Rain and Tea

Hello all,

This week the Farm completed round 1 of fall planting. Kale, broccoli, cauliflower, cabbage, carrots, peas, favas, beets, garlic, and more are now out of the comfort of the greenhouse and into the world of wind, insects, and RAIN. Yesterday’s shower came just in time to give our new seeds and starts a wet welcome into the world.

Rainy days also means it is time to make tea. Join us on the Farm this Thursday for an Herbal Tea Making workshop led by Emily Hill. Did you know the Farm has an abundance of peppermint, lemon balm, lavender, stevia, and more herbs that make healthy-organic herbal teas? RSVP on our Facebook page to learn more about how to identify, dry, and brew.

This week is also our Compost Education Week at Frary Dining Hall. Not sure what you can and can not put in the bin? Stop by the Pomona College Organic Farm table in front of the dish carousel to talk to a farm representative about composting at Pomona- and ask any questions you might have about how compostable or non-compostable those leftover scraps on your plate are! Easy as a slice of vegan pie!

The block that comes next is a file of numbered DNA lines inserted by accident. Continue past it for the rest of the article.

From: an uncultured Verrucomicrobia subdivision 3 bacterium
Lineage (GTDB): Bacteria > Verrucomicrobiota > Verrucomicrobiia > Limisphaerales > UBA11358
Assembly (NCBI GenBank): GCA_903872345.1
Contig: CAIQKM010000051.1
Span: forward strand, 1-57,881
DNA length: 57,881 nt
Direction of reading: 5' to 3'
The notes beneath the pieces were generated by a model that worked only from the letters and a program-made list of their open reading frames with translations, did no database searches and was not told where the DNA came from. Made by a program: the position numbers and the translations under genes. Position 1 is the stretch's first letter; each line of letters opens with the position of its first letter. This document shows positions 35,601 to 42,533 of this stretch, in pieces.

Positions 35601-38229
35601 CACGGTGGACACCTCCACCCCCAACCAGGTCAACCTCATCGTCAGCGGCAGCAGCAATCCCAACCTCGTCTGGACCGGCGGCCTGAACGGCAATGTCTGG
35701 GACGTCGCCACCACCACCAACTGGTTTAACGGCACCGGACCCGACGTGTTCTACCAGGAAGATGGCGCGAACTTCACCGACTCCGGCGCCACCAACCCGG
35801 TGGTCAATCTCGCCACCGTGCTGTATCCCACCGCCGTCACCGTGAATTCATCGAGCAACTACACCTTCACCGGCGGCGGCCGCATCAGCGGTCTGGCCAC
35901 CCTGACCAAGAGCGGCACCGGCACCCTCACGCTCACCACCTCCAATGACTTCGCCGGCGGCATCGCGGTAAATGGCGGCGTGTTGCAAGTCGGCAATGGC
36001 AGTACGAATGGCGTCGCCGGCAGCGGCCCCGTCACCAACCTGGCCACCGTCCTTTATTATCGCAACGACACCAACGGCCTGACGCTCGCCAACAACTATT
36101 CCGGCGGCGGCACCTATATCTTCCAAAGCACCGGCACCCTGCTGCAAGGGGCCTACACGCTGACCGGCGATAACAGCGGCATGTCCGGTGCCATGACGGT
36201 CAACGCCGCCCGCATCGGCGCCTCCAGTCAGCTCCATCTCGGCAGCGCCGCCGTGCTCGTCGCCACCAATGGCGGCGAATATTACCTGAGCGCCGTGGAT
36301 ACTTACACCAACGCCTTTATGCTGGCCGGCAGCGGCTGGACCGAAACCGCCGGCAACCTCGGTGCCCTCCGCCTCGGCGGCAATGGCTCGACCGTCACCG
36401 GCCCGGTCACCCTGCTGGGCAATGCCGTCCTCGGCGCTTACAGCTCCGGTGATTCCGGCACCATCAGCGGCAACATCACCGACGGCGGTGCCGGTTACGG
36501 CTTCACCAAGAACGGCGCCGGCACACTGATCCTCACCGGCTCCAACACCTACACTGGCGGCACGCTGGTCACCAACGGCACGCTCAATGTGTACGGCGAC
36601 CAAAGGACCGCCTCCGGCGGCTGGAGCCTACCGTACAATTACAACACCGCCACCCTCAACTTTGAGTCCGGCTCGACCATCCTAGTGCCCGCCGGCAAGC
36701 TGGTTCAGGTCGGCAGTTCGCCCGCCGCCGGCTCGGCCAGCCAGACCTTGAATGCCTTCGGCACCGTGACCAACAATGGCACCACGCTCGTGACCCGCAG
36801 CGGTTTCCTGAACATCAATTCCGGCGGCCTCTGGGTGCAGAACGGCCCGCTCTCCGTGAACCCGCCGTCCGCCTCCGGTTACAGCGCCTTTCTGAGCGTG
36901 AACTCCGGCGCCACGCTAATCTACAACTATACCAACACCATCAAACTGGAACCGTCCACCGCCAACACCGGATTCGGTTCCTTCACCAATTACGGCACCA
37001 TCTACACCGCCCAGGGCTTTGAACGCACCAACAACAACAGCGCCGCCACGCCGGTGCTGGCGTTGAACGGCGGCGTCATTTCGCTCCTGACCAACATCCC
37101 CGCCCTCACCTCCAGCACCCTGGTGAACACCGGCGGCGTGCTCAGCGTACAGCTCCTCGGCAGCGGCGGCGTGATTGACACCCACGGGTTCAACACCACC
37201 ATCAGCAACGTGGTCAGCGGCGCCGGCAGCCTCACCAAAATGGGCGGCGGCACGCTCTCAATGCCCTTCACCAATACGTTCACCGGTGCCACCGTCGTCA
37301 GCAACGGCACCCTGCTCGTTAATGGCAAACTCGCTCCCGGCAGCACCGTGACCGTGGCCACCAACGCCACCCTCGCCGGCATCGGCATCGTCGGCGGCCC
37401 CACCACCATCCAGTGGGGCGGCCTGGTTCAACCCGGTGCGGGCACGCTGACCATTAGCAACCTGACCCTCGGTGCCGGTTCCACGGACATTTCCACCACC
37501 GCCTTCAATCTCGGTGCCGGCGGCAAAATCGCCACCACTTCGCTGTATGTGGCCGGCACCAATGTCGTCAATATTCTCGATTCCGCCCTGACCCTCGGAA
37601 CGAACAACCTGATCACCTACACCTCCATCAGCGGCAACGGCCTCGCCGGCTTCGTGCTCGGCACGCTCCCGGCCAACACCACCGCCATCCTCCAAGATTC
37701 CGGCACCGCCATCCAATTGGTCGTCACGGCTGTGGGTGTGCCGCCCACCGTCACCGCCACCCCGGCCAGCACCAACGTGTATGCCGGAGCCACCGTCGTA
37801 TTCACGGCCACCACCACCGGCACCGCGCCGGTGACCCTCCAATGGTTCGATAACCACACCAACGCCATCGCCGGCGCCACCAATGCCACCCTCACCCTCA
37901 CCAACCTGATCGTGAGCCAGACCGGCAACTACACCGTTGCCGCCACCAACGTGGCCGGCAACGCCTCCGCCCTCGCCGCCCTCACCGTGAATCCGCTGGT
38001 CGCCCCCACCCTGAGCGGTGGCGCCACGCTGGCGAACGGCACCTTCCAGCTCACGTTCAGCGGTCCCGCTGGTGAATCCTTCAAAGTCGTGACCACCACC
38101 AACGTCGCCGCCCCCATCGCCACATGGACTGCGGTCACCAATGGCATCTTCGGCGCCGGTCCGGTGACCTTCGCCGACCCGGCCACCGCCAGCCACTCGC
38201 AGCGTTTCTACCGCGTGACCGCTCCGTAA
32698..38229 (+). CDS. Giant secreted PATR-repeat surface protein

Peas and carrots,

Scott

A Harvest Moon – Welcoming Fall

Hi all,

For centuries farmers have scheduled their plantings with the cycles of the moon, and last night’s red harvest moon eclipse was the cosmic signal confirming the coming of Fall. Despite the still blazing Claremont heat the moon is a reminder that cooler days are on the horizon. This week the Farm starts our Fall plantings of kale, cabbage, broccoli, beets, and GARLIC. Join us this Friday at 4pm for a garlic planting workshop led by farm founder Geordie Schuurman. RSVP on the Facebook event linked below.

This Friday is also the second farm stand of the year on Walker Beach outside of Frary Dining Hall at 12:30pm as a part of the Know Tomorrow sustainability event. Come out and buy some delicious, organic, local produce, bread, and pesto!

Growing Garlic Workshop: https://www.facebook.com/events/1631391387150664/

Farm Stand: https://www.facebook.com/events/1168468649847468/

-Scott

Worms, eggplants, and new faces

Hi all!